An overheating planet, combined with increasing urban density and rising incomes in the developing world, demands a system-level change in our use of air conditioning, writes TreeHugger Design Editor Lloyd Alter, in an urgent echo of a recent Economist report.
That change must take in three components, he adds: better machines, better refrigerants, and better buildings.
One of the “contradictions” in the battle against global warming, observes Alter, is that “to get rid of cars we need greater urban density, which increases the temperature…creating a need for more air conditioning.” That reality forced Alter to give up his previous assumption that air conditioning was just a symptom of bad design: “The window air conditioner allows architects to be lazy,” said design thinker Cameron Tonkinwise in 2010. “We don’t have to think about making a building work, because you can just buy a box.”
Now, Alter sees things differently. As The Economist notes, “at the moment, only 8% of the three billion people in the tropics have air conditioning, compared with over 90% of households in America and Japan”. The demand and need for the technology will grow ever more widespread “because so many trends are converging,” the magazine adds: an aging demographic in the developed world and an emerging middle class elsewhere, combined with a rapidly-warming atmosphere.
But “there is a huge carbon footprint to running all this AC,” Alter notes, with the Economist predicting that “at current rates, Saudi Arabia will be using more energy to run air conditioners in 2030 than it now exports as oil.”
According to the International Energy Agency (IEA), the energy needed to run air conditioning already emits four billion tonnes of CO2 per year, 12% of the global total.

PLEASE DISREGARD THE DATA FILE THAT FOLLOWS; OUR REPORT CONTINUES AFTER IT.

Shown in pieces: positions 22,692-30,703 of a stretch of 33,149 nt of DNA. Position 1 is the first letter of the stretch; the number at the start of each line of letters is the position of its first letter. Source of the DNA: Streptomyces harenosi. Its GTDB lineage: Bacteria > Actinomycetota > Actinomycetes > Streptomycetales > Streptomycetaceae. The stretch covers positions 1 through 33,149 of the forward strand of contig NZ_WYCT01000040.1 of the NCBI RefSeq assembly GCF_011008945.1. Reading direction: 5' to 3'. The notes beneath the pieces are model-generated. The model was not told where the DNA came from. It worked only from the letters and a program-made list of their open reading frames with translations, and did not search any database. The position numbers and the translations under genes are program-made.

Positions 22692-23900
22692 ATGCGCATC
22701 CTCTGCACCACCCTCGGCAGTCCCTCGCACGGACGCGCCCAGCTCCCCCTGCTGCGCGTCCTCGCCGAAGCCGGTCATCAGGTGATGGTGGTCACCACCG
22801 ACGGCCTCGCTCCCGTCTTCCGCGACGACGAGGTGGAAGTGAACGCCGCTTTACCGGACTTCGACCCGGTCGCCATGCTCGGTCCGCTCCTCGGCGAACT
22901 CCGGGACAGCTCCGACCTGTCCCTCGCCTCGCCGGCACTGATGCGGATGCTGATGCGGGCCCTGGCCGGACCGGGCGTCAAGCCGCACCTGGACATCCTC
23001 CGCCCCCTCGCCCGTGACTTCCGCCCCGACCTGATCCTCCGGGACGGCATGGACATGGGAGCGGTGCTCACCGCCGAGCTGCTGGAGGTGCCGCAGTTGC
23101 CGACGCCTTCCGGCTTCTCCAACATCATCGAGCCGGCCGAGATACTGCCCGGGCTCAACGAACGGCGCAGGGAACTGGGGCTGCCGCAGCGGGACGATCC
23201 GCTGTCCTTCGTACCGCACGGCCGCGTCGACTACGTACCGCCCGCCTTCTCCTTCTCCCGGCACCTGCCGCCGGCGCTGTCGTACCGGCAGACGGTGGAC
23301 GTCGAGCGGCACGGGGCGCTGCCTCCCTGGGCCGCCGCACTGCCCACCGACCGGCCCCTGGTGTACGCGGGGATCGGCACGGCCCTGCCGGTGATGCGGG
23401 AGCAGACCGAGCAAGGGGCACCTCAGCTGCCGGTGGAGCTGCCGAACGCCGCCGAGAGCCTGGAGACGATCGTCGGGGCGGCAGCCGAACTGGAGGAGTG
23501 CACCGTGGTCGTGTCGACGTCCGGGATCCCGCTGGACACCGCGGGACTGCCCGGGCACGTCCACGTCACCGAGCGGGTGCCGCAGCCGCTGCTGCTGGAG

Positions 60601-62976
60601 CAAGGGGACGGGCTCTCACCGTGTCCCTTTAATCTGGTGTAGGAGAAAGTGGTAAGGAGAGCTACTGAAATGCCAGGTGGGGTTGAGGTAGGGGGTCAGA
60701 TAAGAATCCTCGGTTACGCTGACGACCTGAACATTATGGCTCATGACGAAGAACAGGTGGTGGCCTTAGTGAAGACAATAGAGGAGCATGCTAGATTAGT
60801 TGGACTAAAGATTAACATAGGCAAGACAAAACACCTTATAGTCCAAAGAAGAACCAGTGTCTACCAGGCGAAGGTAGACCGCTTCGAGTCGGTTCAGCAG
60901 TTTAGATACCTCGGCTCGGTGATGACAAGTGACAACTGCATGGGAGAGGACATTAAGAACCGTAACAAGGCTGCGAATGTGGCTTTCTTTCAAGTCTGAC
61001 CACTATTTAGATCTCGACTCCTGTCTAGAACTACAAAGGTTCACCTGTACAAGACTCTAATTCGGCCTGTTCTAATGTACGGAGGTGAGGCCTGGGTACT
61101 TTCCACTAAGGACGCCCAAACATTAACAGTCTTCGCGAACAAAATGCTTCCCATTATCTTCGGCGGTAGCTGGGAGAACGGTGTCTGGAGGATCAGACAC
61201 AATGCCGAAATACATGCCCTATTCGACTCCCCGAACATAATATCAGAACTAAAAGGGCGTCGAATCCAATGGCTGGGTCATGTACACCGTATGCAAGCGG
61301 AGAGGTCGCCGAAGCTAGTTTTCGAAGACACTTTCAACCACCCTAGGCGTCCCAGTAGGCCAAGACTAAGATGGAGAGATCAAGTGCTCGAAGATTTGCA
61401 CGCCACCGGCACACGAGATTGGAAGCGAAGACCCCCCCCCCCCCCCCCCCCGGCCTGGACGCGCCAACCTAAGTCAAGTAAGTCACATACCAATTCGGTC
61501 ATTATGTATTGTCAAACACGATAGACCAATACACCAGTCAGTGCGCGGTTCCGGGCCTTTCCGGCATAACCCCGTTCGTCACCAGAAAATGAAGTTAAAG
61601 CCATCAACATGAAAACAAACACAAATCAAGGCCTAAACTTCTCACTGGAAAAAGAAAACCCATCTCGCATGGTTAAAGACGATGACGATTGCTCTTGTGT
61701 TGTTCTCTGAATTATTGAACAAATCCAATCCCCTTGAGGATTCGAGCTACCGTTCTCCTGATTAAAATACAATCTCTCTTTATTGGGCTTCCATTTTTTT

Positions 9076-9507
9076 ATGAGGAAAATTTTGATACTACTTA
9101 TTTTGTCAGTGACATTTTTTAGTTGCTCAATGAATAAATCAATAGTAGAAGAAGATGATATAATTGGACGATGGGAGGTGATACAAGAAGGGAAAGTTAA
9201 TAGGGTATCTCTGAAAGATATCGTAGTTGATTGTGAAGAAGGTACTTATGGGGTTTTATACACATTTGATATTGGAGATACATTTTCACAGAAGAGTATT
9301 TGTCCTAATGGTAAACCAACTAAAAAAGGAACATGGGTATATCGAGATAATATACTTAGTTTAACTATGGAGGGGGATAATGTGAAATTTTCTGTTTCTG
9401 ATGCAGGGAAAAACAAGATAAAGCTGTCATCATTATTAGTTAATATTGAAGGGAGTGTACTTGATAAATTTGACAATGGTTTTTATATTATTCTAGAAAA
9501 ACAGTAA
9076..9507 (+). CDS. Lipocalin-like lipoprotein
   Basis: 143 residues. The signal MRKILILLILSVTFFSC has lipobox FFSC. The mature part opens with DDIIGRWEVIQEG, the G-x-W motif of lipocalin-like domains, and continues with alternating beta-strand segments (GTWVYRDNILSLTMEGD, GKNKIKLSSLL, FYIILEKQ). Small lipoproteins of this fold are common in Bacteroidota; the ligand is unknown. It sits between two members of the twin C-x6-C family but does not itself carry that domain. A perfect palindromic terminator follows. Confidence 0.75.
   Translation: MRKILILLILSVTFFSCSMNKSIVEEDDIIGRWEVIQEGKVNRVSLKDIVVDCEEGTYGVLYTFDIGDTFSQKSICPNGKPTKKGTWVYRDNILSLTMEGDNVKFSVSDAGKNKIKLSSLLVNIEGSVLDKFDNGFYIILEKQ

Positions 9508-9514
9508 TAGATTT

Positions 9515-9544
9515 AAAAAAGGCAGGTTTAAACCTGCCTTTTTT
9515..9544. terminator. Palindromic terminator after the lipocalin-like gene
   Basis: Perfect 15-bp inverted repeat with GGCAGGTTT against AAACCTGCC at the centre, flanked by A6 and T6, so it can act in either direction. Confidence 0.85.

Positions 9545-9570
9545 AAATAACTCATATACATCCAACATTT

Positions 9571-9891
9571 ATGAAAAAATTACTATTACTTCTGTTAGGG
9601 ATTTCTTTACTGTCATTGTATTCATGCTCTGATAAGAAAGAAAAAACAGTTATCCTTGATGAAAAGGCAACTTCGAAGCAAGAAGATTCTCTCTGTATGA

To bend that future curve, Alter says one part of the solution is to “raise minimum acceptable standards of efficiency” on the air conditioning “box” itself. Next, countries must force “foot-draggers” among nations to ratify and implement the Kigali Amendment banning climate-busting hydrofluorocarbons, due to enter into force on January 1, 2019.
Pointing to the United States as one of the delinquents, Alter mourns “the pile of right-wing anti-science organizations” lobbying Donald Trump to refuse ratification.
But it is The Economist’s third recommendation—phrased in its pages as something of an afterthought—that truly grabs Alter’s attention. Echoing the paper’s suggestion that “more buildings should be built with overhanging roofs or balconies for shade, or with natural ventilation,” and that “simply painting roofs white can help keep temperatures down,” Alter notes that reducing demand for cooling (or “coolth”, as the opposite of “warmth”) is an essential piece of the puzzle.
That will mean moving well beyond The Economist’s focus on natural cooling, however. “There have to be much higher standards for controlling heat gain through insulation, window sizing, and quality for when the old ways can’t cope,” Alter writes.
“Better machines are necessary,” he agrees. But at the same time, “we have to get away from boxes and think about overall systems.” Otherwise, in the words of Slate.com national correspondent William Saletan, humanity will be left “cooking our planet to refrigerate the diminishing part that’s still habitable.”